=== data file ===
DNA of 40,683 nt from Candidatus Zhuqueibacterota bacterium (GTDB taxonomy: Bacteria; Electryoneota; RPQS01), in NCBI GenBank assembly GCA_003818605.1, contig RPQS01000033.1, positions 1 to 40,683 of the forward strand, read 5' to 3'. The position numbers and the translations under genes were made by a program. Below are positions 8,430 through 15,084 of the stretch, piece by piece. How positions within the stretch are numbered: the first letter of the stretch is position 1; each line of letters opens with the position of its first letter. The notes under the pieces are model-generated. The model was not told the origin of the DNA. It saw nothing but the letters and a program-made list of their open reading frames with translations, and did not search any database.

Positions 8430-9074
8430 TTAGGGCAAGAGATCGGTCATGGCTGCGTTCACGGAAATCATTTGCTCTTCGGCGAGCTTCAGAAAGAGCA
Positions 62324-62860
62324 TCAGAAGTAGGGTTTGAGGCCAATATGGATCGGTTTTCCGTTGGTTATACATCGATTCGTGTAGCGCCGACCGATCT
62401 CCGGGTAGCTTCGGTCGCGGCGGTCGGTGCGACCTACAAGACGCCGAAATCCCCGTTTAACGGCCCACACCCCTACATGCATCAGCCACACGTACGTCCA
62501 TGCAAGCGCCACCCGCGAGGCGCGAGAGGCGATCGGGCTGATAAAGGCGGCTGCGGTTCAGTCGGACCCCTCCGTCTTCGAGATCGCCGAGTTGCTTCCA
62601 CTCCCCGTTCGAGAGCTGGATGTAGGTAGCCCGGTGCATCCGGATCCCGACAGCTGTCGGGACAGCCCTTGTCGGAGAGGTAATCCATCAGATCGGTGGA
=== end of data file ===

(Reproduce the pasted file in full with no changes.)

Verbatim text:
DNA of 40,683 nt from Candidatus Zhuqueibacterota bacterium (GTDB taxonomy: Bacteria; Electryoneota; RPQS01), in NCBI GenBank assembly GCA_003818605.1, contig RPQS01000033.1, positions 1 to 40,683 of the forward strand, read 5' to 3'. The position numbers and the translations under genes were made by a program. Below are positions 8,430 through 15,084 of the stretch, piece by piece. How positions within the stretch are numbered: the first letter of the stretch is position 1; each line of letters opens with the position of its first letter. The notes under the pieces are model-generated. The model was not told the origin of the DNA. It saw nothing but the letters and a program-made list of their open reading frames with translations, and did not search any database.

Positions 8430-9074
8430 TTAGGGCAAGAGATCGGTCATGGCTGCGTTCACGGAAATCATTTGCTCTTCGGCGAGCTTCAGAAAGAGCA
Positions 62324-62860
62324 TCAGAAGTAGGGTTTGAGGCCAATATGGATCGGTTTTCCGTTGGTTATACATCGATTCGTGTAGCGCCGACCGATCT
62401 CCGGGTAGCTTCGGTCGCGGCGGTCGGTGCGACCTACAAGACGCCGAAATCCCCGTTTAACGGCCCACACCCCTACATGCATCAGCCACACGTACGTCCA
62501 TGCAAGCGCCACCCGCGAGGCGCGAGAGGCGATCGGGCTGATAAAGGCGGCTGCGGTTCAGTCGGACCCCTCCGTCTTCGAGATCGCCGAGTTGCTTCCA
62601 CTCCCCGTTCGAGAGCTGGATGTAGGTAGCCCGGTGCATCCGGATCCCGACAGCTGTCGGGACAGCCCTTGTCGGAGAGGTAATCCATCAGATCGGTGGA